Other inventions are directed towards using more adult technologies and are not suited for teaching or for applications involving children. U.S. Patent Publication No. 2008/0021852 to Williams is directed to a method and system for automated learning through repetition. The method and system may improve automated learning of information for religious, academic purposes or pleasure by presenting pre-determined patterns selected specifically based on a belief system for a learner for an optimal learning of information. While useful for teaching adults, very young children are unlikely to have access to or the knowledge to use the technologies required. The present invention makes use of any standard audio visual playback device, and is accessible to all ages of children and even adults of all levels of education and technological exposure.
 Other patents provide learning systems that require one-on-one interaction. U.S. Pat. No. 6,579,100 to Clark is directed to a learning system method for infants, toddlers and young children that makes use of selected visuals stored on an audiovisual storage and playback device in conjunction with unique flash cards to provide an enhanced learning experience. The Clark invention requires constant and customized interaction with the learning child, which may not be feasible in all situations. The present invention is suitable for both individual and group learning situations.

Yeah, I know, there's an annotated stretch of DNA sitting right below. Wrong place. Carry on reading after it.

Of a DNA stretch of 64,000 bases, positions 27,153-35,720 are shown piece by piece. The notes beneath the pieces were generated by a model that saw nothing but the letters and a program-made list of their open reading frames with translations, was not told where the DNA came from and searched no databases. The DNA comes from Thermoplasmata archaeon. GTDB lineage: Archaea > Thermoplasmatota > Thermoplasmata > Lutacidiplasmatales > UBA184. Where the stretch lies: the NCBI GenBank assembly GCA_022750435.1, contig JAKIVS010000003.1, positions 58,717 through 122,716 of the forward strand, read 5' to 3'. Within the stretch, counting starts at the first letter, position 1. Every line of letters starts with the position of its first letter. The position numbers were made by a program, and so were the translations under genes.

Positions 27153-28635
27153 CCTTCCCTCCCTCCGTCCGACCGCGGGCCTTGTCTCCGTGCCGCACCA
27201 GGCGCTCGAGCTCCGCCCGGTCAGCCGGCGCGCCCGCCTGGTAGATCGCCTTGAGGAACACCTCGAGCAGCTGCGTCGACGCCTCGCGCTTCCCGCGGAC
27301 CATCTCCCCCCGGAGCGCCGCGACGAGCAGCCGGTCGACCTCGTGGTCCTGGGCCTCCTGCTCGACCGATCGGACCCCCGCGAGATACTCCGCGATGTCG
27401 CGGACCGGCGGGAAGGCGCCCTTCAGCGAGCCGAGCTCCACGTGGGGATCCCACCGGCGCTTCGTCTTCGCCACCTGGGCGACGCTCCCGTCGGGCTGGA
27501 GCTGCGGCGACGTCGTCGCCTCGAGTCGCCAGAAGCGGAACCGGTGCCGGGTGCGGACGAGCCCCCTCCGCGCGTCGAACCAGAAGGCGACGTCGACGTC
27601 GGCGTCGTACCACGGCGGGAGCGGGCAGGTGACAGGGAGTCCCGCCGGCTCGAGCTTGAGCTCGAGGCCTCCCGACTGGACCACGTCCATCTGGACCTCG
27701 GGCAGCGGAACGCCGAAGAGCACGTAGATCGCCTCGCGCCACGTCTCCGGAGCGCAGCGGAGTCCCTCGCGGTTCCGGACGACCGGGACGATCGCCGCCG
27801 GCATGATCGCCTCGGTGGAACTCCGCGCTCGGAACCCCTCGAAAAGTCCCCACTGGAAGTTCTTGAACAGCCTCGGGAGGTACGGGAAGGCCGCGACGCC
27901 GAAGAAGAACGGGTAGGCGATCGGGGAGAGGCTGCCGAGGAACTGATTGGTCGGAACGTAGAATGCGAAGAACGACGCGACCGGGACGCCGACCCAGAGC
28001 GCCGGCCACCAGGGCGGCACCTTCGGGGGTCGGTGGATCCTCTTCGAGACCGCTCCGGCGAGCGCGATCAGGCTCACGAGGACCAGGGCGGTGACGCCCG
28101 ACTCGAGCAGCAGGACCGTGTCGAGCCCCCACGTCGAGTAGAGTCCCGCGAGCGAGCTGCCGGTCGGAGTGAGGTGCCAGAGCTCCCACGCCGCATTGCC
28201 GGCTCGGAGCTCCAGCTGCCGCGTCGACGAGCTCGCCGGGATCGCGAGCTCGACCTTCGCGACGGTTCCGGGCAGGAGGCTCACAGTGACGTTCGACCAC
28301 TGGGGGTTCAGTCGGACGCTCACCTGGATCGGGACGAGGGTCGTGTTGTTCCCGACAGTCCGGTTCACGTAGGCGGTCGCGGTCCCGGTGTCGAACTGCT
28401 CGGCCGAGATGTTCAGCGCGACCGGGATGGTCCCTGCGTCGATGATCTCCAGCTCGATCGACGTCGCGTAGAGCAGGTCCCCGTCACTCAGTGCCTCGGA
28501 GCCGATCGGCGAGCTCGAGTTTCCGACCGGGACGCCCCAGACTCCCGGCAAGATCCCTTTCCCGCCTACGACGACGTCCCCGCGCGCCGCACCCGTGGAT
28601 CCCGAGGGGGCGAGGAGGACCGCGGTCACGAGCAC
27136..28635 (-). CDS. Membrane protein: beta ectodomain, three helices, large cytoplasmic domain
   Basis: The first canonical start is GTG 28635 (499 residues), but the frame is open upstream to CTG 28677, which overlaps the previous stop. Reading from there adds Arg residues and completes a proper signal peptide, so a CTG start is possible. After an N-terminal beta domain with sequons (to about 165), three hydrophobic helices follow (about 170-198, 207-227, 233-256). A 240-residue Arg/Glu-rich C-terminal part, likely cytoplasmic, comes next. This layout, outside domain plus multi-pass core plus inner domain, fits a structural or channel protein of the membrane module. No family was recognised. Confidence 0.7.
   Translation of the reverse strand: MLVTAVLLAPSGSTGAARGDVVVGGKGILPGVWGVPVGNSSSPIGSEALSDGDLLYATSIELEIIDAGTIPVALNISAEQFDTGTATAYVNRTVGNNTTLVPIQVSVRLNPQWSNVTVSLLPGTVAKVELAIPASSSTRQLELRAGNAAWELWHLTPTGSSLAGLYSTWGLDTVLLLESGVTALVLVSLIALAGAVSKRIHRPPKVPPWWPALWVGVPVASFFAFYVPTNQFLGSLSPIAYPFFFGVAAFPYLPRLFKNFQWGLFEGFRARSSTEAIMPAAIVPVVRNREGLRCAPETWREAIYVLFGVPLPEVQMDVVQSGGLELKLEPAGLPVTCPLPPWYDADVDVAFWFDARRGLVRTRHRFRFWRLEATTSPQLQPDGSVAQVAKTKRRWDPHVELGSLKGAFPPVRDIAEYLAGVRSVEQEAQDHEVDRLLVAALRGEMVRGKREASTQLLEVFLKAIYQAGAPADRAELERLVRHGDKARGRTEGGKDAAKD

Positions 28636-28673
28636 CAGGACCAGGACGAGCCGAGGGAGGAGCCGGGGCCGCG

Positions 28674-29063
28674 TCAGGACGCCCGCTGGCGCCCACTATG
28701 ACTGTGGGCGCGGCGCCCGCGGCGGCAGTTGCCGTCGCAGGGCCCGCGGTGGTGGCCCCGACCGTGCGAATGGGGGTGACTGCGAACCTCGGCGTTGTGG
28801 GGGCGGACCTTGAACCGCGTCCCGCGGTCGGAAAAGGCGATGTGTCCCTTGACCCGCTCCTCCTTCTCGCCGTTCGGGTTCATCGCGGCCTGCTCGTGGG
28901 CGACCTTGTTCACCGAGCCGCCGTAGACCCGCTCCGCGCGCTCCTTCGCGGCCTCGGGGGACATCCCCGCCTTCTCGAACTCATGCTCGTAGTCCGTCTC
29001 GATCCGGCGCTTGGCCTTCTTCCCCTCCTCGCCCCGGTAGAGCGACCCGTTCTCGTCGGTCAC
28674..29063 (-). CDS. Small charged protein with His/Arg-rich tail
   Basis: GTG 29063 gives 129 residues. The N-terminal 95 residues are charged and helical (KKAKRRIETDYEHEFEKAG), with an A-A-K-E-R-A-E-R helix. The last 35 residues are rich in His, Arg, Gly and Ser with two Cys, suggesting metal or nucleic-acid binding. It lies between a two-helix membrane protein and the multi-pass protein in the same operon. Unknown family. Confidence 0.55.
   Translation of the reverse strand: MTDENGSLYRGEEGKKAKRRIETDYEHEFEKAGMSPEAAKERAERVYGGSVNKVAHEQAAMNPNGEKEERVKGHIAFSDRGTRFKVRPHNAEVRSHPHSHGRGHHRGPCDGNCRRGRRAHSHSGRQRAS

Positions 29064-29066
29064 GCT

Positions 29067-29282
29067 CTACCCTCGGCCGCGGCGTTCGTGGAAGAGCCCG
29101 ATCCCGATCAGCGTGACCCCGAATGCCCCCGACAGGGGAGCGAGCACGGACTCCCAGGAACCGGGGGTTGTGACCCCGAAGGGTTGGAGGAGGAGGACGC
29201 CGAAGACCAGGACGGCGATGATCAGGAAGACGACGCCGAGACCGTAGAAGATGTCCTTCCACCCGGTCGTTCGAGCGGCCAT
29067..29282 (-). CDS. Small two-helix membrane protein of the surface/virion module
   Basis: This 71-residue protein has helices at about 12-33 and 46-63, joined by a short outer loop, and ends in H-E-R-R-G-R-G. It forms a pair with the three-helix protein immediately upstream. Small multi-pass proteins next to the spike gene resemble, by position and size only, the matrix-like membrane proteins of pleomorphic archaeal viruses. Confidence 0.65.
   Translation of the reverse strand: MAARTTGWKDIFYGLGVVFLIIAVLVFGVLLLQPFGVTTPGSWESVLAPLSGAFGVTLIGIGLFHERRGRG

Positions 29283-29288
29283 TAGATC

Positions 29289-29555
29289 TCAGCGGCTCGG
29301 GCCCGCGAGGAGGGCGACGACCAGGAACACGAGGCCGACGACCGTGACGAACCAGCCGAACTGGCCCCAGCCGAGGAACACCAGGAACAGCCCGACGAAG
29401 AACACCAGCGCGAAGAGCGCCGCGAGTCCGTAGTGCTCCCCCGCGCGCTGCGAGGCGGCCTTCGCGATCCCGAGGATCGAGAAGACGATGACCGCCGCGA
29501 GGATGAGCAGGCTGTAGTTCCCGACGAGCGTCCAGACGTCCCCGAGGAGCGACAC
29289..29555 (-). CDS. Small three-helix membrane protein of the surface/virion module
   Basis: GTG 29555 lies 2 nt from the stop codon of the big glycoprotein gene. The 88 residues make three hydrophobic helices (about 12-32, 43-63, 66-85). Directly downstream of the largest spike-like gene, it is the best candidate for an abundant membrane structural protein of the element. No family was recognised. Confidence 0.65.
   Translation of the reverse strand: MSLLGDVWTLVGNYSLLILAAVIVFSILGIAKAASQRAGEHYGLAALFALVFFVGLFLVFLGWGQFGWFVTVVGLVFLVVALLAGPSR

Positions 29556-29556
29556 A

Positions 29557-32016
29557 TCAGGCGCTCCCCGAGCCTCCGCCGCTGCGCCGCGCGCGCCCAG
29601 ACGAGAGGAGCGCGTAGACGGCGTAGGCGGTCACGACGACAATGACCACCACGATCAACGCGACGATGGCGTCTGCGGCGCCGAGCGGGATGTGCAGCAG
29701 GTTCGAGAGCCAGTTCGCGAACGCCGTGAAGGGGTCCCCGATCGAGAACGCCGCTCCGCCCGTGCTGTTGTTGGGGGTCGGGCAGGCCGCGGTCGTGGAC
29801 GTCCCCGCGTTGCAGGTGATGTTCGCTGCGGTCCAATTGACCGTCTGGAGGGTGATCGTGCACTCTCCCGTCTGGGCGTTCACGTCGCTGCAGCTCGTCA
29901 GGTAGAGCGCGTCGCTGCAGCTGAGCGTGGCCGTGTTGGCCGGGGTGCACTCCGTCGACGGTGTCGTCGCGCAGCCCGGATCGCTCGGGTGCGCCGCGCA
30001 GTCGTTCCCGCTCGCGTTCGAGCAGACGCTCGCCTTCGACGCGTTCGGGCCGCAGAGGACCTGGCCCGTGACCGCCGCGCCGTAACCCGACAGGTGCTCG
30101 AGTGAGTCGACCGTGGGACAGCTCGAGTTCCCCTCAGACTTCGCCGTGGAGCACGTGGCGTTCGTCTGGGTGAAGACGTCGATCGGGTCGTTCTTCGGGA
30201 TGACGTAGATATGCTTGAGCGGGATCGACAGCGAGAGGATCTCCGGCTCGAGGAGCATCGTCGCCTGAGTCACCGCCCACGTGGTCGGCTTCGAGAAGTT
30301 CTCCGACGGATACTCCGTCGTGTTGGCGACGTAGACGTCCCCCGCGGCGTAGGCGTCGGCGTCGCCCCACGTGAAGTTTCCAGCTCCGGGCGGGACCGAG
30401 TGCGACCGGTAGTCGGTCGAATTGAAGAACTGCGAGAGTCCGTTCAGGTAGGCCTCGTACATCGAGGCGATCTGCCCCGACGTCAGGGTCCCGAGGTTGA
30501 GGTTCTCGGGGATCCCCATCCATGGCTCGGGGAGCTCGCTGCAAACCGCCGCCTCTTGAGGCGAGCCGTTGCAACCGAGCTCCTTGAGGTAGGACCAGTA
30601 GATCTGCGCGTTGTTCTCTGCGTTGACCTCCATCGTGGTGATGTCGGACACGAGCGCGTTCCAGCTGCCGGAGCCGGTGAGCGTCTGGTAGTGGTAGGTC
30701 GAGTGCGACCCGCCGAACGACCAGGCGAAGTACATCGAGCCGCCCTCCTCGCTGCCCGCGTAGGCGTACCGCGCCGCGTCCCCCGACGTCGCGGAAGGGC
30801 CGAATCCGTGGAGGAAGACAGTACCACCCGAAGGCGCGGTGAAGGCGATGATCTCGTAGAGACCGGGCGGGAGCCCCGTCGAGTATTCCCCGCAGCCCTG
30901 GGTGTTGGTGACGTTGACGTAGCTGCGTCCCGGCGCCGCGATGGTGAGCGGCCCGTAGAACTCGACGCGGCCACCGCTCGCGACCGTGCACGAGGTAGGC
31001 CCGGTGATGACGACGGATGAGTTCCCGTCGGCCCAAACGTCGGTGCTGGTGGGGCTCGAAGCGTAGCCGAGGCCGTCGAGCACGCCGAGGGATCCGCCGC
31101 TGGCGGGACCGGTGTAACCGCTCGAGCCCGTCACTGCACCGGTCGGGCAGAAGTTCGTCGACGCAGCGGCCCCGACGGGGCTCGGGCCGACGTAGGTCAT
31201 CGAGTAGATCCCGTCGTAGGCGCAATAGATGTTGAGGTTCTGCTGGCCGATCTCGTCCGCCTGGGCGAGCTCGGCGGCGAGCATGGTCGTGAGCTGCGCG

Other inventions are useful for providing instruction only at the most basic levels, and do not allow for a more difficult or otherwise customizable lesson plans. U.S. Pat. No. 7,977,654 to Burtness is directed to a visual method of teaching arithmetic, in which graphical representations of familiar objects are used instead of numbers. The shapes of the objects resemble the numerals zero through nine. The objects may appear on any visual medium. Students are first shown examples of multiplication, division, addition, and subtraction, in which objects replace numbers. Each object is then shown by itself. The numeral that corresponds to the number value of each object is then overlaid on top of each object. Students are also shown groups of colored dots or balls, in which the colors of the dots match the colors of the objects and the number of dots corresponds to the numerical value represented by its corresponding object. The Burtness invention uses creatively designed animals to depict numerical values. While useful and entertaining for introductory concepts, larger mathematical problems will quickly become confusing and frustrating. For example, a five digit number when depicted as animals within an equation of other numbers depicted as animals will quickly become more confusing than useful.